There’s no reason to hesitate for CNN analyst Mel Robbins
By Kevin Gale
CNN legal analyst, author and motivational speaker Mel Robbins will serve as the keynote speaker at Women United and Nova Southeastern University’s upcoming Magnolia Luncheon.
Robbins received a 2015 Gracie Award as an outstanding news talk radio host and her TEDx Talk, “How to Stop Screwing Yourself Over,” has over 5.3 million views. Her book on the brain and productivity, “Stop Saying You’re Fine,” is a business best-seller.
Robbins, who started her career as a criminal defense attorney, has led multiyear coaching programs at Johnson & Johnson, A.G. Edwards, Bear Stearns and Partners Healthcare.
SFBW spoke with Robbins to gain insight into her approach on self change and women in business. The following transcript has been edited for brevity and clarity.
What do businesses and organizations need to do to empower more women leaders?
Admit you have a problem in representation at the most senior level. I can roll out some research that proves that when you admit this problem, it actually, in a screwed up way, makes the bias bigger.
You have to do something by saying, “We are not going to tolerate it here.” You have to be public and say, “We are going to do something in the next four or five years.” It needs to be an X percentage number goal. You actually say it’s a problem and are going to fix it.
Now you are on the hook and have made a very public statement to management, customers and the women and men who work there. The research is very clear: If you have senior women in management, you are more successful.
In your videos and books, you talk and write about people being in a rut in their routines. What’s the key to breaking out?
They key is to utilize the secret weapon called the five-second rule. We have a devastating habit that is so subtle that it is running our lives and relationships. It’s the habit of hesitation.
You hesitate at the smallest, most mundane, moments. You hesitate to bring a matter to your superiors. You hesitate before you decide to go to a networking meeting. All it takes, because of the way your brain is wired, is a momentary hesitation.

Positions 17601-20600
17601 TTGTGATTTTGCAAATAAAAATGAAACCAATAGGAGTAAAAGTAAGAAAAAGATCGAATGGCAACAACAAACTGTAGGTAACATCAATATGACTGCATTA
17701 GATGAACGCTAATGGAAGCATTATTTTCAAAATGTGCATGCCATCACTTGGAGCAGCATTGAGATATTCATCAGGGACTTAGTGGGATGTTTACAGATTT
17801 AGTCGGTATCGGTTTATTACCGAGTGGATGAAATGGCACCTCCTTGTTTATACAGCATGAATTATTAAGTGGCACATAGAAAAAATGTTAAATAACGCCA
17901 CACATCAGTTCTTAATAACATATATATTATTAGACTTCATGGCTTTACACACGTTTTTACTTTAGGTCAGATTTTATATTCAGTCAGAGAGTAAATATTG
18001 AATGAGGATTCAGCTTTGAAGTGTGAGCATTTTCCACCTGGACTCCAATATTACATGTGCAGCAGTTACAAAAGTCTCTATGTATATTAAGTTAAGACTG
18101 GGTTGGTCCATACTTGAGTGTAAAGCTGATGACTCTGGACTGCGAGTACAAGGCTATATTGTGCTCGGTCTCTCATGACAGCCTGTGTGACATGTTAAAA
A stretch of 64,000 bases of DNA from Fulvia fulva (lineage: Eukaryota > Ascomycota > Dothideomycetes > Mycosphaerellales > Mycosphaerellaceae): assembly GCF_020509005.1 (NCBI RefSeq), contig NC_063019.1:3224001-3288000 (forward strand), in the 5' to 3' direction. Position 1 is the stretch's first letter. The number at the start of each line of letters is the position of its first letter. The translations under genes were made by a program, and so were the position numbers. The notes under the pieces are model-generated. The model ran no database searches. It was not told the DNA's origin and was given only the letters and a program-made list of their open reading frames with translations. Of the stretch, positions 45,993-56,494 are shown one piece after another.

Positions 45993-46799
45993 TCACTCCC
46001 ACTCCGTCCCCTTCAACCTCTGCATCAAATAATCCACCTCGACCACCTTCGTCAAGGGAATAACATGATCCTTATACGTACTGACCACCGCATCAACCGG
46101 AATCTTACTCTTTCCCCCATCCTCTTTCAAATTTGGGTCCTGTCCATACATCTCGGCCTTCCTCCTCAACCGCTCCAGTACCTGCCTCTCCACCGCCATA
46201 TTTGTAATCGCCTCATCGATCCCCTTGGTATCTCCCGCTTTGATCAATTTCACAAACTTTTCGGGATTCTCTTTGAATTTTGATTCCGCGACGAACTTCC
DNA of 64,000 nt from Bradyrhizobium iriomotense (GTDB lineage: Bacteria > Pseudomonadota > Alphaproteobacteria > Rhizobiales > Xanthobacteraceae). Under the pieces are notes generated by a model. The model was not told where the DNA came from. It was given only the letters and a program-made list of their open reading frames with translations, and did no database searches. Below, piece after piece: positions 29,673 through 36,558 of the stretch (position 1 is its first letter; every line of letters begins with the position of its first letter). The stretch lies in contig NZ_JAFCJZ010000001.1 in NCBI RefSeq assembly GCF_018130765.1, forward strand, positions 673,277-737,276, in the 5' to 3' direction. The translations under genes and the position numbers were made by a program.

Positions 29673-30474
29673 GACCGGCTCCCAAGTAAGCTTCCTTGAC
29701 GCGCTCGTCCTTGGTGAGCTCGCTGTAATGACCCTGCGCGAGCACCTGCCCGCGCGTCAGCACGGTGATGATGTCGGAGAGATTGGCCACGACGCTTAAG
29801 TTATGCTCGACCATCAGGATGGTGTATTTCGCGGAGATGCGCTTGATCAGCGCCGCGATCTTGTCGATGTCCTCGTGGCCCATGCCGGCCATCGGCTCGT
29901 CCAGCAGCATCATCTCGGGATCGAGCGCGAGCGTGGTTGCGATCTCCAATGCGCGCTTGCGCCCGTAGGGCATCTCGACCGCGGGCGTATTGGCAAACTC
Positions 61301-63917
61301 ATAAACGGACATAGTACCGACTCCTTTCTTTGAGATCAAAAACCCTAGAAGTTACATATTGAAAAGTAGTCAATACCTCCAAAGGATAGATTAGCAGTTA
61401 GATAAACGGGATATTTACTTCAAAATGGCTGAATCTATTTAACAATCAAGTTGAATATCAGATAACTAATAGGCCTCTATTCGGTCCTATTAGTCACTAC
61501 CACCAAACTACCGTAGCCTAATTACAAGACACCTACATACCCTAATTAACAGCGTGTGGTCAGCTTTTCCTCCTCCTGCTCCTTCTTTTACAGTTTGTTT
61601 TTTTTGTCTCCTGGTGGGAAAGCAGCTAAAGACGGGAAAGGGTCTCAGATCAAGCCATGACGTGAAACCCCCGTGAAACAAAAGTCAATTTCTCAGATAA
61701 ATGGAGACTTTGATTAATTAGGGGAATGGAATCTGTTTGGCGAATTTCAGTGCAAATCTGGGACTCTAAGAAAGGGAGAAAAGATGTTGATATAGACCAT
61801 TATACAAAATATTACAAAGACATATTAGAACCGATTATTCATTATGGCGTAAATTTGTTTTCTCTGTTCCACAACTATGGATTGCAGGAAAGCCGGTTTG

It’s not fear that’s stopping you. It’s that every time you face a change and face uncertainty, every time you are doing something that exposes you to risk or judgment, you hesitate. That’s an action and you have just robbed yourself of opportunity and joy. It’s an epidemic for women.
The first of your five steps to change says, “Face it, you are not fine.” What’s the difference between just thinking the grass may be greener and really knowing you need to pursue something else?
If you have feelings that continue to haunt you, that means you should act on them. That means getting intentional about exploring what you are curious about.
Sitting around thinking, wishing and hoping is not a good strategy. If you are continually haunted by or interrupted by thoughts that things could be better, then chances are, they could be.
Your mind spends 40 percent of your time wandering around. Your soul does not do that. The five-second rule doesn’t mean quit your job in the next five seconds. It means that something is nudging you. The work isn’t to change your job. The work is to explore and pursue things that you find interesting.
You have 20 years in law and started as a criminal defense attorney. What happened for you to change careers?
I was a public defender in Manhattan – a job I loved. I got into business school and moved to Boston. I couldn’t practice in the courtroom and worked for a large law firm. I was sitting at a desk writing, writing, writing. In New York, I had court and talking to my clients. I decided I didn’t want to continue to commuting in and elevatoring up.
I made myself uncomfortable and got really lucky. There was a new technology company in Boston and I was the fourth person hired. You are not going to get what you want unless you force yourself to be uncomfortable.
Why do you think your TEDx video become such a phenomenon with over 5 million page views?
Things that are universal always catch on. What’s universal to all of us and equally personal for all of us is that we are our own biggest obstacle. There is a system in each of our heads that works against us – the unknown, the change or something that makes you uncomfortable. It triggers your mind to turn on and it will stop you from moving forward.
I’ve heard from 200,000 people across all the social media channels in 37 countries that write about the five-second rule. When you have an impulse that is tied to a goal, you must physically move in five seconds or your brain will kill it. It works for every human being and in every situation.
If you are lying in bed and the alarm goes off and you don’t get up, you are going to hit the snooze alarm. If you are in a meeting and hesitate, you are not going to say anything. It’s these small hesitations in the most mundane situations that change everything.